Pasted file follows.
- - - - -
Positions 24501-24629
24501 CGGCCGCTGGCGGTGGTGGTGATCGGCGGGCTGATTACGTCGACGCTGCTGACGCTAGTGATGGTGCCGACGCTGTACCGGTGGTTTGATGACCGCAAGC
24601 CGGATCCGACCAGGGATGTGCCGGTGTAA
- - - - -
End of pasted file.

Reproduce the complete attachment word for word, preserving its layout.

Positions 24501-24629
24501 CGGCCGCTGGCGGTGGTGGTGATCGGCGGGCTGATTACGTCGACGCTGCTGACGCTAGTGATGGTGCCGACGCTGTACCGGTGGTTTGATGACCGCAAGC
24601 CGGATCCGACCAGGGATGTGCCGGTGTAA